SANTA ROSA (CBS SF) — Commuter train service between Santa Rosa and San Rafael has been delayed from late this year to at least spring 2017, the Sonoma-Marin Area Rail Transit District said Friday.
An underlying design flaw in the crankshaft of the diesel engine that will operate the SMART train cars is one reason for the delay, SMART district’s General Manager Farhad Mansourian said.
The District also needs more time for testing its warning devices at the 63 grade crossings along the 43-mile line between Santa Rosa and San Rafael, Mansourian said.
Cummins Inc. manufactures the engines used in SMART’s 14 Diesel Multiple Unit (DMU) rail cars. The Sumitomo Corporation of Americas notified the SMART district on July 6 that an engine in a DMU in Toronto, Canada had “a complete in service destructive failure” a week earlier.
A piston rod penetrated the engine block, causing the engine to shut down and the train to lose power,” Lisa M. Cobb, LTK Engineering Services’ Senior Engineer and SMART Program Manager, said in a letter to Mansourian Friday.
The failure was due to an underlying design flaw in the engine’s crankshaft, Cobb said.
“It was agreed that the engines would be rebuilt with a new crankshaft designed for the life of the engine as soon as possible,” Cobb said.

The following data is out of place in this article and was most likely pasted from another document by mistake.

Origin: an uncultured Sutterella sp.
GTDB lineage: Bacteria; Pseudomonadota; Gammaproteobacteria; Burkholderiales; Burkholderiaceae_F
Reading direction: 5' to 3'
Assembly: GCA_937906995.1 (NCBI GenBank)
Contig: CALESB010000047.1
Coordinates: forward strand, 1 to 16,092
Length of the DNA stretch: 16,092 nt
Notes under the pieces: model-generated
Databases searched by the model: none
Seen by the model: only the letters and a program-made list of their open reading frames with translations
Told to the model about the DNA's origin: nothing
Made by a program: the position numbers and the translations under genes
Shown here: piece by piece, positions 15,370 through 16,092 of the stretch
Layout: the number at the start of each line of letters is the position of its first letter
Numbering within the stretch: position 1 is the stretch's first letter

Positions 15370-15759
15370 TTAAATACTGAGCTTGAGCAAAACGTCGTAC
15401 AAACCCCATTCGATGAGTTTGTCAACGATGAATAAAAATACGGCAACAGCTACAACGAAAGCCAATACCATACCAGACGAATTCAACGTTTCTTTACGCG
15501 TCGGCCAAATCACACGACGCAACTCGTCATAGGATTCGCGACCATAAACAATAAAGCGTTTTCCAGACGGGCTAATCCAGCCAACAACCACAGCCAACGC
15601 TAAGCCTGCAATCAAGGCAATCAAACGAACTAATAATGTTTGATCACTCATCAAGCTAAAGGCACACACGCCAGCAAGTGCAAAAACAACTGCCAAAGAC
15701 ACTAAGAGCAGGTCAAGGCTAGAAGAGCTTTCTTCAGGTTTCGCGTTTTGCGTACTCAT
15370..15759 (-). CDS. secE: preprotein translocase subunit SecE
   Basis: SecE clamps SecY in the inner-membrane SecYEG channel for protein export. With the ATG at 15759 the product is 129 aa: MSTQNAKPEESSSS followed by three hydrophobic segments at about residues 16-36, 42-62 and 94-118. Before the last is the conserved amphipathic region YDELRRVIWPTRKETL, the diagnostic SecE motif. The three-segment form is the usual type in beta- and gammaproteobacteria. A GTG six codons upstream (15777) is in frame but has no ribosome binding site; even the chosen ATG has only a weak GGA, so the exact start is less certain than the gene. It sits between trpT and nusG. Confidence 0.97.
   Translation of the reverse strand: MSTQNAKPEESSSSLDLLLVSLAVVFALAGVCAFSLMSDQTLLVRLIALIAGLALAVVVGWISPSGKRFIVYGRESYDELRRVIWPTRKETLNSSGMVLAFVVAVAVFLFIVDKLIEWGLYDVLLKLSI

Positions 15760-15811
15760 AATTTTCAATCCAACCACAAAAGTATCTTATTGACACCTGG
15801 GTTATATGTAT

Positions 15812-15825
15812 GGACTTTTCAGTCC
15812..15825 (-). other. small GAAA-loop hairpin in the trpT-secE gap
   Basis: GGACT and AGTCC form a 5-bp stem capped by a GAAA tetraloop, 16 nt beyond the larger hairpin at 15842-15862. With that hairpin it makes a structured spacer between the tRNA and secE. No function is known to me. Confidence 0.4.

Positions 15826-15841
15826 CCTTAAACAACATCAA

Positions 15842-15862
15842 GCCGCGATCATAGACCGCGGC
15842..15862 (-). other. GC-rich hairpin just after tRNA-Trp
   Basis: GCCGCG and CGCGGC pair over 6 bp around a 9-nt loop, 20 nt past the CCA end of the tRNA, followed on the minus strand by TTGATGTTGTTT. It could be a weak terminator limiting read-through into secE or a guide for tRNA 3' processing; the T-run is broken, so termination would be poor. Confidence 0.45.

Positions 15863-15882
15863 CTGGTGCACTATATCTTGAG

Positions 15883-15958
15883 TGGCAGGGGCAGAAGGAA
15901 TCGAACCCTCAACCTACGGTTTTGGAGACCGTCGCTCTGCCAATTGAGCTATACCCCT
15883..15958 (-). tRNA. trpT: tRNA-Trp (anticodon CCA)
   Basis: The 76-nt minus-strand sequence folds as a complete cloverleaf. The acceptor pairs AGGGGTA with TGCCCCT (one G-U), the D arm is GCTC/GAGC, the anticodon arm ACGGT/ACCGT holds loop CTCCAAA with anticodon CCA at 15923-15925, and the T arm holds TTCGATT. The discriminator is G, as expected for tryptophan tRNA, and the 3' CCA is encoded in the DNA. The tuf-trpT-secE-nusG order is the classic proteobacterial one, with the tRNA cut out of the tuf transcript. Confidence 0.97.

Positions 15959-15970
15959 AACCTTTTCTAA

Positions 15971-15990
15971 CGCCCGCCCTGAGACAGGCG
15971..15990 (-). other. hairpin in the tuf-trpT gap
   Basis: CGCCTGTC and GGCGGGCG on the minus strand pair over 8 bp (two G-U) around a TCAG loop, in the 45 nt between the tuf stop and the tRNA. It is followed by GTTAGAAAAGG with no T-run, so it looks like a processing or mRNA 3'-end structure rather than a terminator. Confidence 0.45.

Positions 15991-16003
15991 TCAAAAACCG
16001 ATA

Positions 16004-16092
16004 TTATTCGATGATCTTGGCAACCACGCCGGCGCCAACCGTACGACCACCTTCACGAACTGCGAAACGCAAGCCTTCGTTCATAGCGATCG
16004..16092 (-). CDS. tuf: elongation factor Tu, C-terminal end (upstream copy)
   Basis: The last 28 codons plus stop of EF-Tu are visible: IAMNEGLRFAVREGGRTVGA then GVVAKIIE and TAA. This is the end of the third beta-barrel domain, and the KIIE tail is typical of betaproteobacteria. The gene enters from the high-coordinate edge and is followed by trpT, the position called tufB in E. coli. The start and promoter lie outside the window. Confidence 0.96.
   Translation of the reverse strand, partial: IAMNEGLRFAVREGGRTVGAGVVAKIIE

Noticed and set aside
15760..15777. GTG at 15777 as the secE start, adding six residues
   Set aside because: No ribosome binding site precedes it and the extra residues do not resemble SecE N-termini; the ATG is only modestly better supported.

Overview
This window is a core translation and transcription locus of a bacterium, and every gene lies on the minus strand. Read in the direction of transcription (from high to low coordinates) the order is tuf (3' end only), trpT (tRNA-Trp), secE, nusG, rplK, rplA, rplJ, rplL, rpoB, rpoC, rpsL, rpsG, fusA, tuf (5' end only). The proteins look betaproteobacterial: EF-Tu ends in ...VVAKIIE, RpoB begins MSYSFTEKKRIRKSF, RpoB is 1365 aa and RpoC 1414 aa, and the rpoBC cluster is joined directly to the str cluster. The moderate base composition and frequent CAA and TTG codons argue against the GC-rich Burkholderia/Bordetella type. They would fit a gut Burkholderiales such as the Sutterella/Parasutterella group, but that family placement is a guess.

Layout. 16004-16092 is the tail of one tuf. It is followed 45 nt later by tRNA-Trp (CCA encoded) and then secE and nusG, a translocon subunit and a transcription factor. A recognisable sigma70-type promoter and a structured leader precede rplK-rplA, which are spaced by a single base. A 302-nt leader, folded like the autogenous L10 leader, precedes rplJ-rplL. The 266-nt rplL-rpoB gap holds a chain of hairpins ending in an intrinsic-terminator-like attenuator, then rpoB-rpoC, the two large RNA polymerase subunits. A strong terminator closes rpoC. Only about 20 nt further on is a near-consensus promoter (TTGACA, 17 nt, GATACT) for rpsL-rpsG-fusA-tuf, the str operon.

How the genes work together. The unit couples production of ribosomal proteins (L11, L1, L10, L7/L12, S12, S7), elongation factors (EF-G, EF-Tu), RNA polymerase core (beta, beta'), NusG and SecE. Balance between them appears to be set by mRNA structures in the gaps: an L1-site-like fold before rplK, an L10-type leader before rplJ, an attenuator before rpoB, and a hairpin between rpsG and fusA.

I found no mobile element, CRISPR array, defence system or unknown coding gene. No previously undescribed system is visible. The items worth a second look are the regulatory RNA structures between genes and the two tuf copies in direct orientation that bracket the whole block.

All 14 rail cars are expected to be redesigned by April 2017, Cobb said.
Mansourian also informed the SMART Board of Directors that the “extensive, complex and essential” system-wide safety testing of the grade crossing warning devices are incomplete and uncertified but not all of them are malfunctioning.
The train’s wheels and the rail must consistently touch and maintain electrical contact for the system to determine the train’s location, speed and direction, Mansourian said.
The electrical circuit between the rail and the train’s wheels and axles is called a shunt, and the electrical circuit’s activity as the train moves down the track is called shunting, Mansourian said.
“Because our train cars are new, our rail is new and because we are not running trains as frequently as needed, the shunting is inconsistent, causing some of our signals to perform inconsistently,” Mansourian said.
Sonoma County residents have reported seeing the wood “arms” operating at train crossings on some roads in Sonoma County even when a train was not present.
Mansourian said the solution to the inconsistent shunting is to regularly grind and scrub the rail at night in many segments.
“As a result of these efforts, we are seeing improved shunting, and we are planning on beginning the next phase of testing at higher speeds in some of these areas,” Mansourian said.
Mansourian also said SMART has had difficulty finding employees because of the “high cost of living and excessive housing costs” in the two counties.
SMART needs 80 employees in the operation department to operate the train, maintain the signal and rail system and maintain the train cars, Mansourian said.
SMART needed more than 12 employees, Mansourian said.
“We recommended a more generous salary and relocation expenses for the three critical and most difficult to fill positions. Thanks to your Board’s approval, we have now hired most of the staff we need,” Mansourian said in his report to the Board.
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